{
				if (item == null)
					return;
			
				var keepedObjects = fKeepedObjects;
				
				AbortSafe.UnabortableLock
				(
					keepedObjects,
					() => keepedObjects.Add(item)
				);
			}
			
			/// <summary>
			/// Expires an object. Is the opposite of KeepAlive.
			/// </summary>
			/// <param name="item"></param>
			/// <returns>true if the object was in the KeepAlive list, false otherwise.</returns>
			public static bool Expire(object item)
			{
				if (item == null)
					return false;
			
				var keepedObjects = fKeepedObjects;

				bool result = false;
				AbortSafe.UnabortableLock
				(
					keepedObjects,
					() => result = keepedObjects.Remove(item)
				);
				return result;
			}
		#endregion
		#region p_ExecuteCollected
			private static void p_ExecuteCollected()
			{
				var thread = Thread.CurrentThread;
				while(true)
				{
					// we are background while waiting.
					thread.IsBackground = true;
					
					fCollectedEvent.WaitOne();
					
					if (fFinished)
						return;
						
					fCollectedEvent.Reset();

					// but we are not background while running.
					thread.IsBackground = false;
					
					List<WeakDelegateBase> listToRun = null;
					try
					{
						List<List<WeakDelegateBase>> availLater = new List<List<WeakDelegateBase>>();
						AbortSafe.Lock
						(
							fCollectedLock,
							delegate
							{
								var oldCollected = fCollected;
								listToRun = new List<WeakDelegateBase>(oldCollected.Count);
								var newCollected = new Dictionary<int, List<WeakDelegateBase>>(oldCollected.Count);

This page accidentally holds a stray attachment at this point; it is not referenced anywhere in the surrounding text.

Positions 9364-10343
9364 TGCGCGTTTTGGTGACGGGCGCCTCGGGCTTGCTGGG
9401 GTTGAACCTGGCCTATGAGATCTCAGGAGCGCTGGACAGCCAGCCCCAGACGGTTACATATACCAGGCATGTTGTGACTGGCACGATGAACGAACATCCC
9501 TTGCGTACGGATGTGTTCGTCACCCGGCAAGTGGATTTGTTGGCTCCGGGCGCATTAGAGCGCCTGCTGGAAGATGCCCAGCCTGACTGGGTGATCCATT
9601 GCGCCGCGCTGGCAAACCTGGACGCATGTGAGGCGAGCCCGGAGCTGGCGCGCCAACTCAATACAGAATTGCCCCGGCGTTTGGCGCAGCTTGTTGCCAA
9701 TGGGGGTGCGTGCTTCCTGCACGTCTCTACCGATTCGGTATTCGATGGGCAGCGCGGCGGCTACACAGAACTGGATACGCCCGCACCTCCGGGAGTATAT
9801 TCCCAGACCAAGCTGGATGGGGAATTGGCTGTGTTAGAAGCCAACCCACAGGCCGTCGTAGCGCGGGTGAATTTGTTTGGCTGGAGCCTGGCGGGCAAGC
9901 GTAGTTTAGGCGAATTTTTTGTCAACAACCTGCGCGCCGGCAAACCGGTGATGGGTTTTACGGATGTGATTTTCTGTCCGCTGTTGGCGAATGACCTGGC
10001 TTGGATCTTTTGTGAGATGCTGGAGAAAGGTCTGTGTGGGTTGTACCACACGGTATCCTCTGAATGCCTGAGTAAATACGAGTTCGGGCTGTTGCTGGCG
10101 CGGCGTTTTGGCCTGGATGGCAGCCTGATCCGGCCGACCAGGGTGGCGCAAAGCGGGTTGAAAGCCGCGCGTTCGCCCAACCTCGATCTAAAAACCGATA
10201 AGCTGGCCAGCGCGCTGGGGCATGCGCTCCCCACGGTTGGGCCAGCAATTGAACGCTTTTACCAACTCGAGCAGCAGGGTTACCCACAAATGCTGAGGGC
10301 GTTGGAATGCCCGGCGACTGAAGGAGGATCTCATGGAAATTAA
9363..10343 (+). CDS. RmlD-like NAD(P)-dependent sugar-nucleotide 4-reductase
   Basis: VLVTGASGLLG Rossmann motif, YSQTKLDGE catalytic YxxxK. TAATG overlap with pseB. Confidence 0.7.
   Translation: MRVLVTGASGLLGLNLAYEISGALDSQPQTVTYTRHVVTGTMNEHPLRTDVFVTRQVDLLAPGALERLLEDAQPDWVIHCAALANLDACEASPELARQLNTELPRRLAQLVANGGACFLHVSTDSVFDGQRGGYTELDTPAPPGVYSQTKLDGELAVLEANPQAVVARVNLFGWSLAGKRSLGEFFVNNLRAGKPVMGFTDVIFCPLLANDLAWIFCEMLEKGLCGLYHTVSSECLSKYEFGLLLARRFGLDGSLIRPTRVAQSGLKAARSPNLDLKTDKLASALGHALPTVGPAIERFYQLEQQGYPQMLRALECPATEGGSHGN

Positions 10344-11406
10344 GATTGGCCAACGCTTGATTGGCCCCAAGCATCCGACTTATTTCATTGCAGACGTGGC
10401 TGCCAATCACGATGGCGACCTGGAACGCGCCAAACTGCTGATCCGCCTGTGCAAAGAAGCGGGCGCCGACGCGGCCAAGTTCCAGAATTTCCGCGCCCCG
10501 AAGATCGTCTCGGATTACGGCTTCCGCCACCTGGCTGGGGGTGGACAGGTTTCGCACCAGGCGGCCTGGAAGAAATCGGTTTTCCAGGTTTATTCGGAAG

foreach(var pair in oldCollected)
								{
									var oldList = pair.Value;
									oldList.TryLockWithTimeout
									(
										delegate
										{
											if (oldList.Count > 0)
											{
												newCollected.Add(pair.Key, oldList);
												availLater.Add(oldList);
											}
										}
									);
								}
								
								fCollected = newCollected;
							}
						);
						
						foreach(var list in availLater)
						{
							AbortSafe.UnabortableLock
							(
								list,
								delegate
								{
									int count = list.Count;
									for(int i=count-1; i>=0; i--)
									{
										WeakDelegateBase weakDelegate = list[i];
										
										if (weakDelegate.Target == null && !weakDelegate.Method.IsStatic)
											list.RemoveAt(i);
										else
											listToRun.Add(weakDelegate);
									}
									
									list.TrimExcess();
								}
							);
						}
					}
					catch
					{
					}
					
					// we use the listToRun instead of a foreach in each list as an way to avoid creating many objects,
					// which could (in very rare circunstances) throw an exception.